You Need a LoanWhether it’s a down payment for a new car or a laptop, you need that personal loan.
Don’t SettleJust because we got screwed by the economy doesn’t mean you shouldn’t get the things you want.
Make the SwitchBanks profit off you. Credit unions help you profit. Makes switching seem like a “duh” move, right?
Alright, so, let’s just imagine this is you. You’re in your 20s or 30s. You’ve got a statistically moderate amount of student debt (which, let’s be honest, is still a lot of student debt) and a credit score sitting steadily in the “average” range. Since college you’ve had consistent work in a field you enjoy, but you’re still trying to get on your feet financially.
It’s almost time to take the next adult step, whatever that means to you. It could be a new car or even just a new laptop. But those student loans we just talked about make it impossible to push your credit score in to the “good,” much less “excellent” range, and student loan forgiveness is unfortunately still not a thing, so what happens now? Do you just give up?
Fortunately there is a solution: credit union loans. In this post, we’ll outline the benefits of going with a credit union loan to help you with your next big purchase.
Making a Big Purchase?
Don’t shoot yourself in the foot with a bad bank loan.
Banks vs. Credit Unions: What’s the Difference?
The first thing we want to discuss is the difference between banks vs credit unions. It can seem like they’re pretty much the same thing, and while there are many similarities, there are some key factors that set them apart.
Credit unions are member-owned financial institutions, controlled by the members. This means they’re all about people helping their people (you). No faceless board of bankers aiming to get profits out of their customers! (That’s how banks operate.)
Instead of going to a bunch of men in a conference room, any profits a credit union makes go back to you and the other members of the credit union. While we don’t mean you get a bonus or anything, you do get huge benefits in the form of higher interest rates on your savings and lower interest rates on loans. Credit unions also usually have fewer fees.
Why Are Credit Union Loans a Better Idea?
Okay, now that you understand the differences between a credit union and a bank, let’s talk about the differences between a credit union loan and a bank loan. There are a lot of really good reasons you should consider a credit union loan — even if you’re in a better financial situation than the tragic hypothetical person we talked about above.
Lower Interest Rates
As we mentioned, any profits a credit union makes go directly back to its members. One of the ways you receive benefits is in the form of lower interest rates, making loans more affordable for you.
This can lead one of two benefits:
- You could have lower monthly payments if you have a smaller monthly budget.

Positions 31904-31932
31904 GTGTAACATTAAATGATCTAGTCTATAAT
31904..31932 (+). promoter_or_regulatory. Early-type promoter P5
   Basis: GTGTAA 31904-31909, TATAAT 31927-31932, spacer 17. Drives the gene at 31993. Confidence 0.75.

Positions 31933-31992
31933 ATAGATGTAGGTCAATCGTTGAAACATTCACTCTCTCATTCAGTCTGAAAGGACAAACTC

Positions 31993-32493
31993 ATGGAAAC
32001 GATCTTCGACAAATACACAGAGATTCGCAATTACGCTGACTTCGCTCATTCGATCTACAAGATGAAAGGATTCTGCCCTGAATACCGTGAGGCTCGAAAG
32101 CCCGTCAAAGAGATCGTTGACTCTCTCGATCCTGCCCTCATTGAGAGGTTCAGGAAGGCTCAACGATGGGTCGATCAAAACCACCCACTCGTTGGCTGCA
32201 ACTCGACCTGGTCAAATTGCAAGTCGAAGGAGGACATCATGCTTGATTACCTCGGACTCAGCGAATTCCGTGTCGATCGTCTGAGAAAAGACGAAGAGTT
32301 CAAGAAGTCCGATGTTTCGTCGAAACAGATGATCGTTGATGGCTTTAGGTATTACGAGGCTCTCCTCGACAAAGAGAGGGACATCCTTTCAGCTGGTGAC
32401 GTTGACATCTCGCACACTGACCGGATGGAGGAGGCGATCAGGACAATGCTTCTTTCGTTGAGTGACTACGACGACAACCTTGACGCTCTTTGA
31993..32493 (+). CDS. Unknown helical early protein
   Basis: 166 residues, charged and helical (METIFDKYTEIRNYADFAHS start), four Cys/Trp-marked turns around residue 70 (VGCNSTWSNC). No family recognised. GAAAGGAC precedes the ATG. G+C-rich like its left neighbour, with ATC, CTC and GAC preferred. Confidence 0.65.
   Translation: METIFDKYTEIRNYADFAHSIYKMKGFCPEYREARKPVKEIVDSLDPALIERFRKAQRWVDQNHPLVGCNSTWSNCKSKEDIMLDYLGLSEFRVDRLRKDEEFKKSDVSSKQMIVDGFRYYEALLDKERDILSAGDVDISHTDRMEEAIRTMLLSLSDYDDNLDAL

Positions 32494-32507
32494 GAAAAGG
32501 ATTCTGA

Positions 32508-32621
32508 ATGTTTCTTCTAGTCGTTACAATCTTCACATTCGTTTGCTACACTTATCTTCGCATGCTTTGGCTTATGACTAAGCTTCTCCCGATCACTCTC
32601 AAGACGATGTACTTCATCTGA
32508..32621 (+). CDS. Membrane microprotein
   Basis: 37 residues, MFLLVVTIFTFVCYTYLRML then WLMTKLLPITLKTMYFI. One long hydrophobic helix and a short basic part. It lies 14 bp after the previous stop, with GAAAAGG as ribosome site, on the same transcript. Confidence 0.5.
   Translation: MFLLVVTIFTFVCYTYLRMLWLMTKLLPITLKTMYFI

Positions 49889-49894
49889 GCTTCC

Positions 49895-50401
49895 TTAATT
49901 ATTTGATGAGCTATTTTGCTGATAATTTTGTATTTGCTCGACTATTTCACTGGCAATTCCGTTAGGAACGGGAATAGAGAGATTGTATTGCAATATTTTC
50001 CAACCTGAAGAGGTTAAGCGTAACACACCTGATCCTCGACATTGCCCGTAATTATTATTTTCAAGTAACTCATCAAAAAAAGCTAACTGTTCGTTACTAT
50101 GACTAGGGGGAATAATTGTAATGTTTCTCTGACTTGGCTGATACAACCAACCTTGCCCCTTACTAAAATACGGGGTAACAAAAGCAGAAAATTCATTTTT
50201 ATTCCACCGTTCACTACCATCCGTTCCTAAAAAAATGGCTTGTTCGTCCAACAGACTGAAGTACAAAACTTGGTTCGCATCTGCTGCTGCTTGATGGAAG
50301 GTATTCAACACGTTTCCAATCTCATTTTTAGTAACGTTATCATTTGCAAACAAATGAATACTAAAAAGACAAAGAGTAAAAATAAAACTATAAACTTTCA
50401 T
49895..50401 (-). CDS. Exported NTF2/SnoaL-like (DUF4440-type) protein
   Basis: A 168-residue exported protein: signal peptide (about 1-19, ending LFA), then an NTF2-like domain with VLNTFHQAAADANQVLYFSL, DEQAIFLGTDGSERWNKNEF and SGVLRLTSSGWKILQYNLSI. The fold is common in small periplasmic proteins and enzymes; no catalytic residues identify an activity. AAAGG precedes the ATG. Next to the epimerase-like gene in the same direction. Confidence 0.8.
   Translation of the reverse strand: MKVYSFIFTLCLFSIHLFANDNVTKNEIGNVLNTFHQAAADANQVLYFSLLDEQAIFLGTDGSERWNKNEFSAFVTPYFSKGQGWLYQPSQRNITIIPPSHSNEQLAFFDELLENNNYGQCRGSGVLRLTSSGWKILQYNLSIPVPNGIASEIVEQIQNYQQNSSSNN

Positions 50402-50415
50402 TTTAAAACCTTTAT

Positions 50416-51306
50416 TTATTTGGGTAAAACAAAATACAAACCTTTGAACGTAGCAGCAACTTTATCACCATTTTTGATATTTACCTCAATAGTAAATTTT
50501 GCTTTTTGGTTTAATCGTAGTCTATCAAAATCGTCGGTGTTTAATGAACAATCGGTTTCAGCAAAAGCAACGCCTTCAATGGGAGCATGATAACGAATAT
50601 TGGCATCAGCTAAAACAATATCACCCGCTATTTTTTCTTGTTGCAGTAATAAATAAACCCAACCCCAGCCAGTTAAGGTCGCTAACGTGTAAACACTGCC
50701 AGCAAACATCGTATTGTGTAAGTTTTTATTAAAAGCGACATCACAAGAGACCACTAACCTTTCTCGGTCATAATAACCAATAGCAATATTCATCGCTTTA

- Or you could pay off your loan faster if you have the funds to make larger payments.
Either way, you could save thousands of dollars by the time you pay off the loan, depending on how big it is.
Anyone who has ever used a bank or been to a bank or glanced in the general direction of a bank knows that banks have absolutely ridiculous fees. Their fees seem to stem from everything from “management” (whatever that means) to “having a bank account.” At credit unions, since the members own the institution, there’s no reason to create pointless fees which would only hurt the members. As such, credit unions often have lower fees on things like ATMs — or sometimes no fees at all! That’s money you get to keep.
Mediocre credit? Lots of student loans? At banks, this might cause you to get rejected when you apply for a loan. But with credit unions, you can get approved for much more reasonable loans far easier than you would at a bank. We’re not going to say bad credit = no problem, because it can still be more challenging, but a credit union can be more lenient.
Some credit unions even offer financial literacy classes to help you fix that bad credit.
After all, credit unions are more people-focused — meaning they want you to be able to get the loans you need to build the life you want … without getting yourself into financial trouble. That leads us to our next benefit:
At many credit unions, the goal is not to profit off you — it’s to help you gain more control over your money and your budget. Between financial literacy classes and more personalized assistance (and more interactions with real humans, not robots) credit unions make you feel more financially secure and more cared for. Who doesn’t like feeling special?
No Hidden Fees
We know, we know — we already talked about fees. But in this case, we’re referring to hidden fees within services like financing.
For example, banks will sometimes help you “finance” things like a new laptop instead of giving you a true loan. In these cases, banks can end up screwing you over in the long run with hidden fees, and you can end up paying practically double what you would have otherwise.
We can’t emphasize this enough: credit unions care about your financial future. Most of the time, that means they’re transparent about any fees you might pay. They want you to know what you’re getting into.
There’s Still Hope
Look, just because the economy sucks and you should probably make more money based on the rising cost of living and you were screwed by a terrible educational system does not mean you shouldn’t have a chance to build a life for yourself or your family.
And taking out a loan shouldn’t set you back even more.
A credit union and the loans they offer can be extremely helpful when you’re trying to take the next step towards being a Fully Certified Adult.
Every Little Bit Counts
Better interest rates, fewer fees — it all adds up in the end.